The Frontal Cortex

Music and Words

Hit songs are getting wordier:

Average word count of top-ten songs during the 1960s: 176

Average last year: 436

That’s from the latest Harper’s Index, via Marginal Revolution. I think this trend is pretty clearly a result of hip-hop and rap. Compare some Phil Spector Wall of Sound single – say, “Be My Baby” by The Ronettes – to some recent smash hit, like Umbrella or Lollipop, and it’s easy to hear all those extra words. These new songs are not only faster but much, much wordier. (The slow decay of top 40 radio also means that songs can cross the three minute rubicon. Both Umbrella and Lollipop, for instance, are more than four minutes long.)

Sometimes, when I’m enjoying the shuffle feature on my iPod, I think about all the new musical inputs our auditory cortex has had to learn to deal with over the last hundred years. First, there was the birth of atonality, led by Schoenberg and Stravinsky. Tonic chords stopped resolving themselves; the prettiness of the past gave way to intentional displays of dissonance. Then there was jazz, bebop, and rock and roll. Before long, Dylan was plugging in and the Beatles were playing minor chords on acid. Then Jimi, James Brown and punk rock. Now we’re living in the golden age of hip-hop and indy music, a time when the average listener is expected to appreciate Jeff Buckley and Outkast, Bruce Springsteen and Charlie Parker, Gillian Welch and Kanye West. In other words, we’re requiring our cortex to memorize lots and lots of different musical patterns and that’s not an easy thing to do.

Comments

  1. #1 bwv
    July 15, 2008

    Not to mention there is very little attentive listening to music – it is all background for the most part.

    I think the thought of doing nothing but listening to music attentively for an hour is beyond most people these days. Despite the range of musical styles out there, most individuals listen to an extremely narrow range of music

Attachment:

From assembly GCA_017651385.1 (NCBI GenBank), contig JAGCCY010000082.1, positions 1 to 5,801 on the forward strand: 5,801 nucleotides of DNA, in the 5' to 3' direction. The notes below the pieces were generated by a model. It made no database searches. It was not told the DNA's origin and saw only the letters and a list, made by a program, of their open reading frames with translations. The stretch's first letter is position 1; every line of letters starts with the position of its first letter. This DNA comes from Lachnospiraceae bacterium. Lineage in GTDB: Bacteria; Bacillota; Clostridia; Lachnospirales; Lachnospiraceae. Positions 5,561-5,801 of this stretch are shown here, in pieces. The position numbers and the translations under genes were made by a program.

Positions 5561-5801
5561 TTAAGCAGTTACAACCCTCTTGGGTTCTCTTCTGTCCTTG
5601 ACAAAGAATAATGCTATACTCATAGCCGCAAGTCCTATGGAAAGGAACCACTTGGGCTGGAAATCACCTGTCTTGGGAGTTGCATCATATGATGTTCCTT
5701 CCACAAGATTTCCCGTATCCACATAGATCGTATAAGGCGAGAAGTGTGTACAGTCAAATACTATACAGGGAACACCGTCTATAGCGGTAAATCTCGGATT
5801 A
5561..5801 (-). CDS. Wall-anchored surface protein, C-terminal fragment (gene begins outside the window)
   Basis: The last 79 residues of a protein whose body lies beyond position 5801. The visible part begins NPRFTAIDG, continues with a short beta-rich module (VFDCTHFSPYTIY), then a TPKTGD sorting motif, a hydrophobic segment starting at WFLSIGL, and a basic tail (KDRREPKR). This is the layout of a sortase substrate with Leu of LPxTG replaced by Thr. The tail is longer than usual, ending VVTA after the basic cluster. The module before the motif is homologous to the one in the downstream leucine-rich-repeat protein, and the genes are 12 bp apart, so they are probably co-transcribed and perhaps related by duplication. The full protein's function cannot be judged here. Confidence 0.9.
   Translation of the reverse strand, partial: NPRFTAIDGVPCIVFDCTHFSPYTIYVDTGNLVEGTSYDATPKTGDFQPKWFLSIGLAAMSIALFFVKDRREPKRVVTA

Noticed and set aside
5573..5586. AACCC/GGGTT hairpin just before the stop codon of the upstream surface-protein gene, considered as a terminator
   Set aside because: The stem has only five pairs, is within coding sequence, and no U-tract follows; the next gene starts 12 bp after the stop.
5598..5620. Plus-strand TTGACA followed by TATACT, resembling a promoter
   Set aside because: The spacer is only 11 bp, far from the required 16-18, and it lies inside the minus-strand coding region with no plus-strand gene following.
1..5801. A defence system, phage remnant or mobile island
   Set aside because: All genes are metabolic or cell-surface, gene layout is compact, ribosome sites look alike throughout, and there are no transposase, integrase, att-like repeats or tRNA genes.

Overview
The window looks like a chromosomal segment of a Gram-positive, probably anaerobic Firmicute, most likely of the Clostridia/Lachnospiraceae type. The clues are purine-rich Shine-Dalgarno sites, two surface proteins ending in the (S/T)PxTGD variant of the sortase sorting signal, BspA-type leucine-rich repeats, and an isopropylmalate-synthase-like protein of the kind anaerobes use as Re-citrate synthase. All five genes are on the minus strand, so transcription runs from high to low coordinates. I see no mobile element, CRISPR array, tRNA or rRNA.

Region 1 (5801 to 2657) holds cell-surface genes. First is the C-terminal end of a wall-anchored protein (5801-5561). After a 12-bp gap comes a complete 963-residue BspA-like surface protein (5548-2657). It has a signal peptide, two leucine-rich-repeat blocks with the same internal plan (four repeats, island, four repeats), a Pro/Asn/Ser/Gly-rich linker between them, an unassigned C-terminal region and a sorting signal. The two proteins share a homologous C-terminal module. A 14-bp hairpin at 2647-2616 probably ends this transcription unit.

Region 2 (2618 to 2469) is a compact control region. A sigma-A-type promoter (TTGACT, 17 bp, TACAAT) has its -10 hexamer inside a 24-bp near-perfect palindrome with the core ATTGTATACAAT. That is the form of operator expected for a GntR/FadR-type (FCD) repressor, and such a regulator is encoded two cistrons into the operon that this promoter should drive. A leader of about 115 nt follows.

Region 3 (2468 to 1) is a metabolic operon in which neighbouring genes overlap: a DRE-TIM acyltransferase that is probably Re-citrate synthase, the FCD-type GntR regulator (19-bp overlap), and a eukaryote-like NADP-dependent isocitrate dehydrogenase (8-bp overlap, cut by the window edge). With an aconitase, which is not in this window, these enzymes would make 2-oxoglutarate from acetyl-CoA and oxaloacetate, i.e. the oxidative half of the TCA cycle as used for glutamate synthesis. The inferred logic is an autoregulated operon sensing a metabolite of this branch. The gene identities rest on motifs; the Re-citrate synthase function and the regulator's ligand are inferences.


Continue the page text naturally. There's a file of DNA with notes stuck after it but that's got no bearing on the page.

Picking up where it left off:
Why will people see movies in a range of genres or eat at every available ethnic restaurant but then only listen to a single homogenized genre of music?

  2. #2 djlactin
    July 15, 2008

    No: it’s because songs were like this:

    http://www.mathematik.uni-ulm.de/paul/lyrics/dc5/bitsan~1.html

    songs were just FUN!

  3. #3 Chris
    July 15, 2008

    Something I’ve been pondering a lot lately is the unnerving tendency some people have to remember lyrics to songs. After just a few listens, they’ve memorized the lyrics, as if by osmosis.

    Personally, I have to really focus to pay much attention to the lyrics, though I can recognize songs almost instantly. For me, the music is more important than the lyrics (hence, Radiohead over Bob Dylan, etc).

    Are we just listening to music in different ways, or am I just unable to do both things at the same time?

  4. #4 Ryan Fox
    July 15, 2008

    Do you know of any surveys on education or profession and music genre preferences?

    I, and several of my fellow engineering students, tend to prefer progressive/power/symphonic metal, where there is a lot more emphasis on the music.

  5. #5 Lefty
    July 19, 2008

    Chris: I’m much like you. I can very easily fail to hear any word in a song as more than an unrecognizable note from the human instrument. This is true especially if it is a genre of music which I’m not particularly interested (like the stuff my wife likes).

    Further, when I do get the words, often I get the wrong ones. And when I understand the words as the wrong words, I will hear them as the wrong words generally until I’ve done something like read a lyrics sheet (or less often have someone correct me). Usually I will be able to hear the correct words after that, however sometimes even if I know the lyrics have been corrected but I have forgotten what the correction is my mind will revert to hearing the old (incorrect) version.

The site is currently under maintenance and will be back shortly. New comments have been disabled during this time, please check back soon.